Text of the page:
Ofcom launches review of TV advertising trading

10 June 2011

Ofcom has today launched a review into the UK's TV advertising trading market. The review will establish whether the way TV advertising is currently bought and sold prevents, restricts or distorts competition, and whether this has a harmful effect on consumers.

The possible prevention, restriction or distortion of competition has the potential to negatively affect both advertisers and TV viewers. If competition is distorted it may be affecting the allocation of advertising revenues across broadcasters; market innovation; and prices for placing advertisements.

If Ofcom concludes that there are sufficient competition concerns, it will decide whether to exercise its discretion to refer the sector to the Competition Commission by the autumn for a competition investigation into the TV advertising market.

Advertising is critical for financing TV content for many broadcasters, and is the main source of revenue for commercial Public Service Broadcasters. TV advertising remains a powerful medium for advertisers and the sector is worth around £4bn a year.

Potential Competition Concerns

Ofcom has identified the following potential areas of concern within the market:

Transparency of pricing

At present, the way TV advertising airtime is sold may make it difficult for advertisers to make meaningful and informed price comparisons between channels and then to act upon them.

The effect of poor transparency of pricing might be to reduce the amount of 'switching' of advertising spend between TV stations by advertisers.

Bundling of airtime

Advertising is sold in packages, or 'bundles'. It is possible that bundling, when combined with the market strength of TV stations, may have a detrimental effect on competition. As advertising airtime is 'bundled' across an entire schedule (i.e. peak and off-peak), a TV station may be able to use its market strength to achieve higher prices across its entire schedule than would otherwise be the case. Again, this could also serve to distort advertisers' purchasing decisions.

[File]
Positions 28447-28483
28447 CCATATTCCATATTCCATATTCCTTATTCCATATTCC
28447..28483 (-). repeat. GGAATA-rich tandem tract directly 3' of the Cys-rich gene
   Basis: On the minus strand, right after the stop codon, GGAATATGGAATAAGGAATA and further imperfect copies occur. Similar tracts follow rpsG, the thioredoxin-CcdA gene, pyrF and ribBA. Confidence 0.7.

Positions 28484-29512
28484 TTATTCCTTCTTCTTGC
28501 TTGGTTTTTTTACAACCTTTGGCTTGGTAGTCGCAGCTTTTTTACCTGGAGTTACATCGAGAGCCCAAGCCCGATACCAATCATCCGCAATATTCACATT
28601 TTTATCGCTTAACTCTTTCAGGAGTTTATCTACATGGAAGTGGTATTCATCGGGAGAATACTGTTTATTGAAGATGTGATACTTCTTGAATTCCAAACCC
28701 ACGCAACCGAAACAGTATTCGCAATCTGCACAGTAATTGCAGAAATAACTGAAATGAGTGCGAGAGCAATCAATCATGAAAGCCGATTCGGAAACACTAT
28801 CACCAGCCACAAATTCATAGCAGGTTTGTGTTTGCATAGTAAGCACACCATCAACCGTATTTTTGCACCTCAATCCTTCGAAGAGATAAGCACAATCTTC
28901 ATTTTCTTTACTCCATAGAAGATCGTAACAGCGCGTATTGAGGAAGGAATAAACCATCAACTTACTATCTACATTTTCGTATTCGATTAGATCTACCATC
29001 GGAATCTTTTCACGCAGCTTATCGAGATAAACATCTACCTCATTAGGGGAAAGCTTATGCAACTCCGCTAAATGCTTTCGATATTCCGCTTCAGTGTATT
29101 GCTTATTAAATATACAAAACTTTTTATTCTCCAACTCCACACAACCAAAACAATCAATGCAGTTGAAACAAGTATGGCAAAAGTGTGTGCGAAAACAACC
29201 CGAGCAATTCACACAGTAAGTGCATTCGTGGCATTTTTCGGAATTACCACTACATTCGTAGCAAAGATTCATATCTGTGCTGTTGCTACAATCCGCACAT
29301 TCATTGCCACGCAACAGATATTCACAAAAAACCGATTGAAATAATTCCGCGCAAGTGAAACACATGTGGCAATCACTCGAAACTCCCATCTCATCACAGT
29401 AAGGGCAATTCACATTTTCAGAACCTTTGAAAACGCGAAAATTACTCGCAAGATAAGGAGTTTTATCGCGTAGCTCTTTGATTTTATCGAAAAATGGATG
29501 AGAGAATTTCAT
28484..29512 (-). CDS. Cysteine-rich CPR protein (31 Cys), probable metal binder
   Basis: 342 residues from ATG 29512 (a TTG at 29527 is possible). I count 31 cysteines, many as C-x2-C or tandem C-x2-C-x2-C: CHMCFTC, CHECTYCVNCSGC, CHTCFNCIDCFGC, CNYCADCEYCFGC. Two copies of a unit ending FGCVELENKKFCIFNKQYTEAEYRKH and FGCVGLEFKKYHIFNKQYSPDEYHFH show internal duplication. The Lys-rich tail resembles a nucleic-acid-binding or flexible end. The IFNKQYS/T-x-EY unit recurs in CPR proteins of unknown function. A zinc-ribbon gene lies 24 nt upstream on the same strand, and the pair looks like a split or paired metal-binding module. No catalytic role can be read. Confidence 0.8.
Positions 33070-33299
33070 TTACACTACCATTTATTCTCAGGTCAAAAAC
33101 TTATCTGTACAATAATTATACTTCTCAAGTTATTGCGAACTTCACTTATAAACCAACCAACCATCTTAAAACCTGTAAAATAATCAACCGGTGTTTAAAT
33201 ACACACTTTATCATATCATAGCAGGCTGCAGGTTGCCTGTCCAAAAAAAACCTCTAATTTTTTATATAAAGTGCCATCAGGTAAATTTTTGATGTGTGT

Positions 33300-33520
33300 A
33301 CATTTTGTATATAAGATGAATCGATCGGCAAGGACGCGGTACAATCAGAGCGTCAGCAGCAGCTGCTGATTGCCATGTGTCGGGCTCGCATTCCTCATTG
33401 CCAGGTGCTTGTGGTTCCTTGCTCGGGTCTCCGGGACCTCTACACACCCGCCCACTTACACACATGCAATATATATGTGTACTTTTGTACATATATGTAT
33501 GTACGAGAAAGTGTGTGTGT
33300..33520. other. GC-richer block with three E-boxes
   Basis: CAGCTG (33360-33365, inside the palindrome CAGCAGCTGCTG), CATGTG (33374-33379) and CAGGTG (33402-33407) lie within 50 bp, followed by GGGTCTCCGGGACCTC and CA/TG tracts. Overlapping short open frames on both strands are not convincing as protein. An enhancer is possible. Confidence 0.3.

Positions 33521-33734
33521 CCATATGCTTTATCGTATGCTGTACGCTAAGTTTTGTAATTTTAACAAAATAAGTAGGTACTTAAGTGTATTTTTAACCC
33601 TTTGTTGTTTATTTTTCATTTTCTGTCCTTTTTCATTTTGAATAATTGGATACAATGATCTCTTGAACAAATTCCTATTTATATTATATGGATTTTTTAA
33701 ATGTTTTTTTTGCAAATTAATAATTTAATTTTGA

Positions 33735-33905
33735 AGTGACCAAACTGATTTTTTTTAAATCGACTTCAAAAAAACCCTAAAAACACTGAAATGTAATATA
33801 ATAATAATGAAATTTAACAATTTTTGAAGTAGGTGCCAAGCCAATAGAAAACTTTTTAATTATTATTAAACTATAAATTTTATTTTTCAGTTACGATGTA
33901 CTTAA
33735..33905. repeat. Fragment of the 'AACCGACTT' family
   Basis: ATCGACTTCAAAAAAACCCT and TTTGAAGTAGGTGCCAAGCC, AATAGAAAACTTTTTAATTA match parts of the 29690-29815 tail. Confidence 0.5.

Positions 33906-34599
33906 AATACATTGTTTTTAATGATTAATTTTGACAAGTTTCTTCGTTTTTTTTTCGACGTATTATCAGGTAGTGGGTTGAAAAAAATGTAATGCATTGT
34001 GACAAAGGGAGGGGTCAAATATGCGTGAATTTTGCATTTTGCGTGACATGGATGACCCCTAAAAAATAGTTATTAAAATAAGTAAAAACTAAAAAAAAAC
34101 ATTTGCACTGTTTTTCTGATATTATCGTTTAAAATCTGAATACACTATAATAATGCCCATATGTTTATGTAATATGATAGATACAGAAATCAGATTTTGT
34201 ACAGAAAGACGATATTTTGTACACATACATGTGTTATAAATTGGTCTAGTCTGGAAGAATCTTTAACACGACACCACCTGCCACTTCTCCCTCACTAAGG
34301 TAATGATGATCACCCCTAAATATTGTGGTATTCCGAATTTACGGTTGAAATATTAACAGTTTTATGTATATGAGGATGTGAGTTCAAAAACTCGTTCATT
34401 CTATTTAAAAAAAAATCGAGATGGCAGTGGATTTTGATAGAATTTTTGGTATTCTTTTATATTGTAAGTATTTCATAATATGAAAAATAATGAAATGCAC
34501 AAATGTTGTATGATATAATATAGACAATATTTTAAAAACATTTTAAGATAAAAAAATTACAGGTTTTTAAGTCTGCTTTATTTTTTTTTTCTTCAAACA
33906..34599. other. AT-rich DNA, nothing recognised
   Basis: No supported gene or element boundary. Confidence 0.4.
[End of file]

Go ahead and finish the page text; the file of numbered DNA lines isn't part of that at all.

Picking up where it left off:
The trading model

The way in which TV advertising is bought and sold does not appear to have altered significantly in nearly 20 years. It is also a system unique to the UK.

Ofcom is considering whether there are barriers preventing the trading model from evolving in response to commercial and technological changes.

Offsetting benefits

Despite identifying potential areas of concern, the current system may be an efficient way of managing some of the particular risks involved in planning and scheduling TV advertising.

For example, whilst bundling across the schedule may reduce transparency of prices, it may offer great flexibility to media buyers, advertisers and broadcasters.

Also, the sale and purchase of bundled airtime may benefit broadcasters and advertisers by allowing them to schedule adverts more efficiently, while reducing overall transactions costs for the sale and purchase of airtime.

Ofcom's consultation seeks to identify all the possible competition concerns about the trading model and all the possible benefits which may offset these concerns.

We are seeking to establish the balance of the costs and benefits and if competition is distorted, restricted or prevented then how this could have a detrimental effect on viewers and advertisers.

Next steps

The consultation will close on 22 July 2011. Ofcom intends to publish a statement in the autumn, which will either be in the form of terms of reference to the Competition Commission or an explanation of why we do not intend to refer the market.

The consultation can be found here.



1. Ed Richards, Ofcom's Chief Executive, announced a review of the operation of the UK's TV advertising market on 15 March 2011 at the ISBA conference.

2. Ofcom has concurrent power with the OFT to make market investigation references to the CC under s131 of the Enterprise Act.